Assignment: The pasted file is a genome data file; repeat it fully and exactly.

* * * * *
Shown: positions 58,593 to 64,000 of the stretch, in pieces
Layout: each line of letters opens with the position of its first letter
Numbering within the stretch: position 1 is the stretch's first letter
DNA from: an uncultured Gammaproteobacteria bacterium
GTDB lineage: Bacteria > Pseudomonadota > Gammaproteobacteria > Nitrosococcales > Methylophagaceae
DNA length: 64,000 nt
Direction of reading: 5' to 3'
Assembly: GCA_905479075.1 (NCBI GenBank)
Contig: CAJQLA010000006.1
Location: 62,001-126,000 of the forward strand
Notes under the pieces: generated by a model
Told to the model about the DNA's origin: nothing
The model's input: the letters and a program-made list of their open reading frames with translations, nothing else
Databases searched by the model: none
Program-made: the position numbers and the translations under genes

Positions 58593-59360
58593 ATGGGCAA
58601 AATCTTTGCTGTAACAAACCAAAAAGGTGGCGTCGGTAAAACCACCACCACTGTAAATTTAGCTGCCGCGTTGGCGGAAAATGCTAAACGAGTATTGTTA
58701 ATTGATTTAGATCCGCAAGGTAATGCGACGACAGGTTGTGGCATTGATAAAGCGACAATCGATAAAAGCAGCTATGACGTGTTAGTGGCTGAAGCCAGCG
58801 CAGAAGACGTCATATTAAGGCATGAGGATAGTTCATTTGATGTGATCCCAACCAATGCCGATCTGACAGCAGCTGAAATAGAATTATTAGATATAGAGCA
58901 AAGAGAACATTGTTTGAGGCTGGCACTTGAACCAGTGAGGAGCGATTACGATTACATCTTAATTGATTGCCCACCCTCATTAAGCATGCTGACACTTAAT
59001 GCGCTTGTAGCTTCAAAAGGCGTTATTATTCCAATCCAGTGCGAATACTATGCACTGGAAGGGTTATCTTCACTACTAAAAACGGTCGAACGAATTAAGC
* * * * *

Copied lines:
Shown: positions 58,593 to 64,000 of the stretch, in pieces
Layout: each line of letters opens with the position of its first letter
Numbering within the stretch: position 1 is the stretch's first letter
DNA from: an uncultured Gammaproteobacteria bacterium
GTDB lineage: Bacteria > Pseudomonadota > Gammaproteobacteria > Nitrosococcales > Methylophagaceae
DNA length: 64,000 nt
Direction of reading: 5' to 3'
Assembly: GCA_905479075.1 (NCBI GenBank)
Contig: CAJQLA010000006.1
Location: 62,001-126,000 of the forward strand
Notes under the pieces: generated by a model
Told to the model about the DNA's origin: nothing
The model's input: the letters and a program-made list of their open reading frames with translations, nothing else
Databases searched by the model: none
Program-made: the position numbers and the translations under genes

Positions 58593-59360
58593 ATGGGCAA
58601 AATCTTTGCTGTAACAAACCAAAAAGGTGGCGTCGGTAAAACCACCACCACTGTAAATTTAGCTGCCGCGTTGGCGGAAAATGCTAAACGAGTATTGTTA
58701 ATTGATTTAGATCCGCAAGGTAATGCGACGACAGGTTGTGGCATTGATAAAGCGACAATCGATAAAAGCAGCTATGACGTGTTAGTGGCTGAAGCCAGCG
58801 CAGAAGACGTCATATTAAGGCATGAGGATAGTTCATTTGATGTGATCCCAACCAATGCCGATCTGACAGCAGCTGAAATAGAATTATTAGATATAGAGCA
58901 AAGAGAACATTGTTTGAGGCTGGCACTTGAACCAGTGAGGAGCGATTACGATTACATCTTAATTGATTGCCCACCCTCATTAAGCATGCTGACACTTAAT
59001 GCGCTTGTAGCTTCAAAAGGCGTTATTATTCCAATCCAGTGCGAATACTATGCACTGGAAGGGTTATCTTCACTACTAAAAACGGTCGAACGAATTAAGC